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Book Review by Thomas L. Dynneson

Etruscan Civilization: A Cultural History by Sybille Hanes

The book authored by Sybille Hanes contains an extensive collection of photographs (almost a complete inventory) of the items of the material culture of the Etruscan civilization. In general, it should be noted that items related to the material culture of ancient civilization are stored mainly in private and public collections and not extensively in universities, although many universities do maintain museums. Public collections are held primarily within large and small museums and these museums are scattered throughout the world.
Consequently, Sybille Hanes, in order to complete her work on Etruscan civilization, was required to spend decades searching out a huge number of collections in the United States, Europe and elsewhere, and to obtain permission to photograph and to include selected Items that were catalogued for purposes related to the production of her book. The importance of museum collections is signified by the fact that the publisher of this work was the J. Paul Getty Museum located in Los Angeles California.
Without exception, the work of Sybille Hanes is destined to serve as the standout (of all the works published today) on the material culture of the Etruscans. The focus of Hanes’ work is built around the artifacts of the Etruscans from almost all the museums of the western world, especially those items housed in the great museums of Italy, including the Vatican and many other national and regional museums. This book should be considered an essential for all readers interested in the origins of Roman culture and the contributions of the Etruscans in helping to shape Roman and Italian civilization.
The author provides ample evidence that the material culture of the Etruscans provided the Romans with most of their early cultural elements, many of which were derived from the Greeks vis-à-vis diffusion from the international seagoing trading culture that carried Greek elements to west-central Italy. Consequently, the years of research done by the author provide a profound amount of material evidence that helps to explain the diffusion of cultural elements that came to influence and revolutionize Latin culture, especially Roman urban culture beginning as early as the eighth century BCE.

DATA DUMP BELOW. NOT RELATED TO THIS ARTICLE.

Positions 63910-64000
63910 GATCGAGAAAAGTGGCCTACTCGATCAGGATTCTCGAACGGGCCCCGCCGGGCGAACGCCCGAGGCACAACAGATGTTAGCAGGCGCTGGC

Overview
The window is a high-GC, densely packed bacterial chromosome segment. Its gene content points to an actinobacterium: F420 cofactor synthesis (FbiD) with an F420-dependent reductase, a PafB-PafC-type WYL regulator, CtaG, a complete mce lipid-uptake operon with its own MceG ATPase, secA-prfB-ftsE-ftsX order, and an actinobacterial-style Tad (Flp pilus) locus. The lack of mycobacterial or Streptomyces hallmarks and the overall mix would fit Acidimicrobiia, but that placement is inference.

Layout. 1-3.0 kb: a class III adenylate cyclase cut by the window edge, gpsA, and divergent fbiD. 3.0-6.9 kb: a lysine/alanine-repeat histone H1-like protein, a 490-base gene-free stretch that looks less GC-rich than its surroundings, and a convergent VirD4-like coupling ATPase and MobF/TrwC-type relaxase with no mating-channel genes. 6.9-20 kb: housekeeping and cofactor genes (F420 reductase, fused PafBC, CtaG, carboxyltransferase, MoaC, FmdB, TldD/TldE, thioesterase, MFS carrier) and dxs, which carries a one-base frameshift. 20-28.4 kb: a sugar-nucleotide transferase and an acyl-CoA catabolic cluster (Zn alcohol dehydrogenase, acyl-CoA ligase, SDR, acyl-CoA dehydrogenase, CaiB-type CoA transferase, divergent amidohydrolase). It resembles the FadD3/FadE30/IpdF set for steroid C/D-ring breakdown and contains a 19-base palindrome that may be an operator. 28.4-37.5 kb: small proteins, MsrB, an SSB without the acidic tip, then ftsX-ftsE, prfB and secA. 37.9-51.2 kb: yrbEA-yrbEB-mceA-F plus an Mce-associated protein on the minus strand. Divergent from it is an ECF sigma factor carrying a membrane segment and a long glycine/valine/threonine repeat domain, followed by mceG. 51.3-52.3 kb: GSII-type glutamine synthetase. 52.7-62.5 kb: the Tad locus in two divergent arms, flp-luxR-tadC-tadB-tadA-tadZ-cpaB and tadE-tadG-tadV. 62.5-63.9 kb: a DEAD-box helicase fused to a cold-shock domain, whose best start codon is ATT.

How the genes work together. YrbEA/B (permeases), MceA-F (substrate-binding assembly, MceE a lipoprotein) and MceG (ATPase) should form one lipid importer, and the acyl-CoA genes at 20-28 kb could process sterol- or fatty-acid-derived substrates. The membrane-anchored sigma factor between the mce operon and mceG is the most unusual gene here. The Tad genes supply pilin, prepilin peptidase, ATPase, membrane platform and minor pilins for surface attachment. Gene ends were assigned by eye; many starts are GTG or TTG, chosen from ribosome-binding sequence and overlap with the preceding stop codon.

One of the exceptional strengths of this book is the author’s knowledge of Etruscan and Roman cultures and her ability to connect them in such a way as to give the reader new insights into the evolution of culture and history. While the Romans were living in small agricultural settlements scattered over the Seven Hills, the Etruscans were advancing their league of scattered cities, which came to include the development of their urban architecture and arts, as well as their technologies related to navigation and international trade. Nevertheless, the Romans were willing students and became flexible enough to benefit from the elements of urbanization that surrounded them. As difficult as it may be for many to accept, Roman culture, stripped of its borrowed Etruscan and Greek elements, would not, or could not become what became known as Roman civilization. At the same time, it should be noted that, although the Romans accepted and accommodated many elements of culture from beyond the Seven Hills district, they often modified these cultural traits to better express their particular needs and worldview -- a Roman worldview that was best suited to their drive to survive and to expand in order to create a secure and stable city-state that was essentially Roman.

The material artifacts are organized around chapters that trace the great archeological epochs of Italian development including: The Villanovan, Orientalizing, The Archaic, Fifth and Fourth centuries, and The Hellenistic Period. The entire narrative of the profound work is built around photography of artifacts, with captions that were extremely edifying and interesting. This book is not a coffee table book, but a profound and well-structured work that illustrates the evolution of classical civilizations. In addition, the narrative provides the reader with a new look at Etruscan civilization, and as a consequence, he or she will be somewhat amazed at how advanced it was in terms of cosmopolitan living.

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